Last post by phatt - December 04, 2022, 10:42:46 PM
Hi Joe, Yep can be confusing. My understanding, it's about the Z (impedance) of the input. A low Z input on guitar amps is for big signals or even line input. While a Hi-Z input is very sensitive so as to pickup very small signals. In the early days guitar PU's were low output and needed a very sensitive input to amplify well. (Hence the 1Meg grid resistor on the old Valve gear) These days even the cheapest guitars have much bigger outputs than the 40's 50's era so the preamps will redline much earlier on the dial using the pu's around nowadays.
The old Fender circuits used 68k resistors on the Grids of V1 for LOW input. while the HIGH input switched the input Z to 1Meg. far more sensitive.
With super hot pickups you are likely better served by limiting the input Z to about 220k. I've noticed this with some of the hotrod boutique Amps. A Carvin Legacy is an Example of this where in put grid R is 220k. With multi stage preamps this keeps thing from going stupid and also helps keep circuit noise lower. Phil.
Are you using two different guitars when you try the high and the low input ? Does one of the guitars have active pickups and the other normal pickups ? Some guitars have active pickups that have a battery and electronics installed in the guitars, they put out a larger signal then standard guitars with normal pickups. That's the reason why some amps have a High and Low input (as far as I know). One input is for the smaller signal of a normal guitar and the other input is for a stronger signal from an amplified active pickup guitar. This is not to be confused with amps that have more then one channel, usually one clean channel and one or more channels with distortion.
I think you will find that the amplifier is working like it should. Does one input sound louder then the other with the controls set the same ?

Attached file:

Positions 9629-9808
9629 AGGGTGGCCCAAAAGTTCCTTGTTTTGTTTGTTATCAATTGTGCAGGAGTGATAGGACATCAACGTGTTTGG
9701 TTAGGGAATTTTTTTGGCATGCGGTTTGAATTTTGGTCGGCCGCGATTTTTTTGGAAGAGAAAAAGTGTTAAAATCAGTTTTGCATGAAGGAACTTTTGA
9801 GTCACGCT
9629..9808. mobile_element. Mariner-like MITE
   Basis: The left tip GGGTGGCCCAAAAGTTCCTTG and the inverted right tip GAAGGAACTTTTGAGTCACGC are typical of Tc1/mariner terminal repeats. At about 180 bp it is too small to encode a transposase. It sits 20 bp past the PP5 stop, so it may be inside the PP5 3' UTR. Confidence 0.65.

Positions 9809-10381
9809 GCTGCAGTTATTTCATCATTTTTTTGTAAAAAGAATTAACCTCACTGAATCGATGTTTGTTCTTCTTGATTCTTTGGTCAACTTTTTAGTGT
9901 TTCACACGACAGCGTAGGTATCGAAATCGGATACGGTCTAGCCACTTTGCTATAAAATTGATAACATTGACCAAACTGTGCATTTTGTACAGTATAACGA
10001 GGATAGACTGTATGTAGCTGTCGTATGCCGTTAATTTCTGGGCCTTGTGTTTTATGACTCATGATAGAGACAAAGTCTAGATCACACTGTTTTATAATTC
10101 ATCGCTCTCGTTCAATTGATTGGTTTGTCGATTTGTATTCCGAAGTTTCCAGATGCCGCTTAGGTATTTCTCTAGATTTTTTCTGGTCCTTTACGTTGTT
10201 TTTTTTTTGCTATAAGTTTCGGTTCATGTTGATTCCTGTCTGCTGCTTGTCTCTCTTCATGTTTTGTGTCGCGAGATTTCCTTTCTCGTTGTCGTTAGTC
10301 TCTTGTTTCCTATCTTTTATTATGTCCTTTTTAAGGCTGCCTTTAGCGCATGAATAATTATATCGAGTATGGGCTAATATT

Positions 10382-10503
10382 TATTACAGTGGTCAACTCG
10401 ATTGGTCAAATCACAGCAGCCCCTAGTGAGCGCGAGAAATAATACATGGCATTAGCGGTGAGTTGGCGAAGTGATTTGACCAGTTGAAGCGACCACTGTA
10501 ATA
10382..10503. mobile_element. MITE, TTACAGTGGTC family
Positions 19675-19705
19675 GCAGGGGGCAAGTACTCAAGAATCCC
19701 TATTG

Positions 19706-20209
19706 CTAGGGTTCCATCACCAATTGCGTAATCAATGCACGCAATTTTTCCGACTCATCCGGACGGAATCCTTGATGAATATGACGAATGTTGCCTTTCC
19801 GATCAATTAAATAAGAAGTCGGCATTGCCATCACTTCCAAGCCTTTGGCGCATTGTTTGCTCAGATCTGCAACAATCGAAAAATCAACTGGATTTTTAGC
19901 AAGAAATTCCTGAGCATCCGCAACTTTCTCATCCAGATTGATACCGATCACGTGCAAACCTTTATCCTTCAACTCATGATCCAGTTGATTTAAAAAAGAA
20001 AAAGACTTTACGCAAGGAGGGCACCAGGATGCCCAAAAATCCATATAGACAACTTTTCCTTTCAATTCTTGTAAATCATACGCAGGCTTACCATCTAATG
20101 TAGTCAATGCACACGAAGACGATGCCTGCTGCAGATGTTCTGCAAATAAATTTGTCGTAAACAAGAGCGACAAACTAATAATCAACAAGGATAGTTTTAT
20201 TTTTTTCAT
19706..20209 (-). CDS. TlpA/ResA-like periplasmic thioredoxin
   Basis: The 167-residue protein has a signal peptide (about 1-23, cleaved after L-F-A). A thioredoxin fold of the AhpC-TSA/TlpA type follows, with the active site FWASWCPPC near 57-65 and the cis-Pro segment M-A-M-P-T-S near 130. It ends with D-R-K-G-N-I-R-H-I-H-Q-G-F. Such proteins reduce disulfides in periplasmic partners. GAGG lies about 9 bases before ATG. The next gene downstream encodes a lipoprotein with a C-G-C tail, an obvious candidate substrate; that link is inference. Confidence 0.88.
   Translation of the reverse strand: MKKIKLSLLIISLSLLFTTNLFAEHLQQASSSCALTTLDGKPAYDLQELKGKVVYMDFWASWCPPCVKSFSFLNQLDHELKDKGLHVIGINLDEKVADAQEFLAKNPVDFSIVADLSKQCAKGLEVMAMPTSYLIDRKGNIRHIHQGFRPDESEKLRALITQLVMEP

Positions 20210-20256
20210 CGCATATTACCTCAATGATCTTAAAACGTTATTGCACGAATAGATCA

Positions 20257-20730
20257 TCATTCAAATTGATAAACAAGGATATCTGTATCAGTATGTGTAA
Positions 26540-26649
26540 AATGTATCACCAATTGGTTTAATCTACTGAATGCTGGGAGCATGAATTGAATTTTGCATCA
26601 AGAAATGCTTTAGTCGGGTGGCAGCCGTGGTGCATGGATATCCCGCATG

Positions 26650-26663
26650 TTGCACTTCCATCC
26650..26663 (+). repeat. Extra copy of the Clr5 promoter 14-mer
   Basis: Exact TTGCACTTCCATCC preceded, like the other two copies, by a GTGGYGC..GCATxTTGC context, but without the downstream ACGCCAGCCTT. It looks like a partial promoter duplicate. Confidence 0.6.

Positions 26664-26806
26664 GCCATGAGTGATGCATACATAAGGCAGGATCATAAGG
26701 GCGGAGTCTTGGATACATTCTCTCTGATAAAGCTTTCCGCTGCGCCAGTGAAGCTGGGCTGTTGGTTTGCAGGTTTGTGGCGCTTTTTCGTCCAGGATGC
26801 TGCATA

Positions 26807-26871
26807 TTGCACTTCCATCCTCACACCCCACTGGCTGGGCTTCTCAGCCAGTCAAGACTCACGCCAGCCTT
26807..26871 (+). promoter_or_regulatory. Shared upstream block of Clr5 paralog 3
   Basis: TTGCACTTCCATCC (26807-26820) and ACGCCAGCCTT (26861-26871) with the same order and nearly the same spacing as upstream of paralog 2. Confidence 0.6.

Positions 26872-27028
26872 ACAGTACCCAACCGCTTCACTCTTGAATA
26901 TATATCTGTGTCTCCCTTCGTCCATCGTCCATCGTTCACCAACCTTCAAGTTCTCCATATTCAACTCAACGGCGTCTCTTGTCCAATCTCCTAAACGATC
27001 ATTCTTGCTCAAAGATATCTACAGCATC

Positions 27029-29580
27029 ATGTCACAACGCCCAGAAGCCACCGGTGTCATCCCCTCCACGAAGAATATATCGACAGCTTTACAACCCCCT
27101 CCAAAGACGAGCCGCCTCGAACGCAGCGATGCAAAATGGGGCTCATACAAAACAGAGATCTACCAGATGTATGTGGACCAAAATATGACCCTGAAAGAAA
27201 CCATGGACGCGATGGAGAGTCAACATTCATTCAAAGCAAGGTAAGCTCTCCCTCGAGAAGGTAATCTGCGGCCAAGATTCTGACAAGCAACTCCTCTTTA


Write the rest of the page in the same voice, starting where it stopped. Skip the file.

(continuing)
Last post by phatt - December 02, 2022, 10:02:52 PM
And after that I'd be looking into the limiter wrapped around the Power amp section, as it maybe faulty. The master volume switch might be connected to that as well ,, hard to tell. Also there is a feedback setup in the power amp but not connected to the output?? maybe a drawing omission.
I bought a used Gear4Music house brand 35W solid state amp. 2 inputs (High & Low), TMB EQ stack, Master Volume. The PCB has "BELCAT CORP. SED-03" printed on it.
I have no schematic for the circuit.
On the Low input, it works fine, but on the high input it distorts when I play hard. Particularly low notes.
What could be the fault? I am not an electronics expert, but I can certainly manage to replace a capacitor or resistor. I assume the High input only has a few extra components so that it will be easy to replace just those.
Of course, if anyone has the schematic on hand, that would be useful.
First check the voltage on C102 in both AC and DC. Should be approx 98V DC. Check the voltage on the speaker out with no signal both AC and DC. If you have a large DC on speaker out then don't leave a speaker plugged in.
I recently acquired an Acoustic 230 guitar head, sold "as is" for quite cheap. It did not include foot switch to initiate the EQ, reverb, or master volume circuits, so I rigged one up myself after finding a Jones 6-pin connector online. Upon testing the amp with my 2x12" cab (4 ohms/2x 8 ohm V30s), the preamp section appears to be find and sounds good, but the output level is noticeably quieter than it should be with an amp like this and the cab (when I run the cab with my Silvertone 1464, I can't play it above ~1 without it being too loud for my apartment). When the Master Volume channel is turned on, the entire output is dramatically reduced; like not much louder than iPhone speakers even when everything's maxed out. Patching the pre-amp out and power amp in around back on the unit with a 1/4" cable seems to make a barely noticeable improvement but nothing significant. I have tested the preamp with another power amp and it seems to be fine, so it's looking like the issue is in the power amp section somewhere. Not sure if it's worth mentioning, but the only other issue with this head is the on/off switch, which really needs a good punch sometimes to turn over, and sometimes doesn't for a few tries. Anyways, if anyone might have some insight to what is causing this issue of weak output in the power amp section and what components I should focus on testing right away as potential culprits, please let me know. Myself and a friend who is an amateur tech are in the process of doing some troubleshooting. Also to clarify, the output level does not increase or decrease over time or fluctuate; it remains steadily weak. Thanks in advance.